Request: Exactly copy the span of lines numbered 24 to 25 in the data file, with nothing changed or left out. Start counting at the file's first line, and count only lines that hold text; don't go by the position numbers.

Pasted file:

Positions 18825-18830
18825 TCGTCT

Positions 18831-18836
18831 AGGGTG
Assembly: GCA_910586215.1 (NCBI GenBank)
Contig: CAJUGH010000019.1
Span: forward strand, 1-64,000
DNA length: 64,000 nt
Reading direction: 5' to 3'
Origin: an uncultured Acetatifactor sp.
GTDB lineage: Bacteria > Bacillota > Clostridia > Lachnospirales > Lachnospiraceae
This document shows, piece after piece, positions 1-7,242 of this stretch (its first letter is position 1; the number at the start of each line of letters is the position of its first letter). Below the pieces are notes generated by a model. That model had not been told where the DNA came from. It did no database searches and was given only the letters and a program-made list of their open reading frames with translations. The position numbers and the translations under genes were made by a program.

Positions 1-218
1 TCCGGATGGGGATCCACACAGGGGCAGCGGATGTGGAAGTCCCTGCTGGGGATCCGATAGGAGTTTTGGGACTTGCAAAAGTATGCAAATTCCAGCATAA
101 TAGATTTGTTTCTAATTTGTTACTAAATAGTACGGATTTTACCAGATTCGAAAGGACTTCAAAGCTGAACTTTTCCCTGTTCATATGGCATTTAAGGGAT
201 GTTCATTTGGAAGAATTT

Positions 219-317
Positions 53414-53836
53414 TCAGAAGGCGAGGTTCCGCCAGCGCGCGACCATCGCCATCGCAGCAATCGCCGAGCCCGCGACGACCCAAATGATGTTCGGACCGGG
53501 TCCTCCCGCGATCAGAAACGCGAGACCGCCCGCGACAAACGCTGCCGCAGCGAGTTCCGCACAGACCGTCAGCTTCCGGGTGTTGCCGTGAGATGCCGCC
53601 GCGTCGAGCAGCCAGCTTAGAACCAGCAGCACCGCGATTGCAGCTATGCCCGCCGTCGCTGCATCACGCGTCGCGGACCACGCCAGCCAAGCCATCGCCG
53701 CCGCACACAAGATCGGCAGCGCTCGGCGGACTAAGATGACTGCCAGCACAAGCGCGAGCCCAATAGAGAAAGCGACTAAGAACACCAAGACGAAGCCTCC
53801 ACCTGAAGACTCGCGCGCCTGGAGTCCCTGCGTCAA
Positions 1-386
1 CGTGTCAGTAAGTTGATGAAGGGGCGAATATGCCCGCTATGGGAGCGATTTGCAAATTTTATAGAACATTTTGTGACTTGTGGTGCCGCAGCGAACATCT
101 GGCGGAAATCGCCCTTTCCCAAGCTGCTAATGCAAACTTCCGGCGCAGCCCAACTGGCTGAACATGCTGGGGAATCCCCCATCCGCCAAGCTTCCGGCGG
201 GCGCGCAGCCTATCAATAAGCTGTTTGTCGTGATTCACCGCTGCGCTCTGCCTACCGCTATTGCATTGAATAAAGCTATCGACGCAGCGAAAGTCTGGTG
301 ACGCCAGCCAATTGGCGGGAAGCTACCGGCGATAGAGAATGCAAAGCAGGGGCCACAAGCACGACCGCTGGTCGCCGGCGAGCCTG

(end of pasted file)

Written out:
Positions 1-386
1 CGTGTCAGTAAGTTGATGAAGGGGCGAATATGCCCGCTATGGGAGCGATTTGCAAATTTTATAGAACATTTTGTGACTTGTGGTGCCGCAGCGAACATCT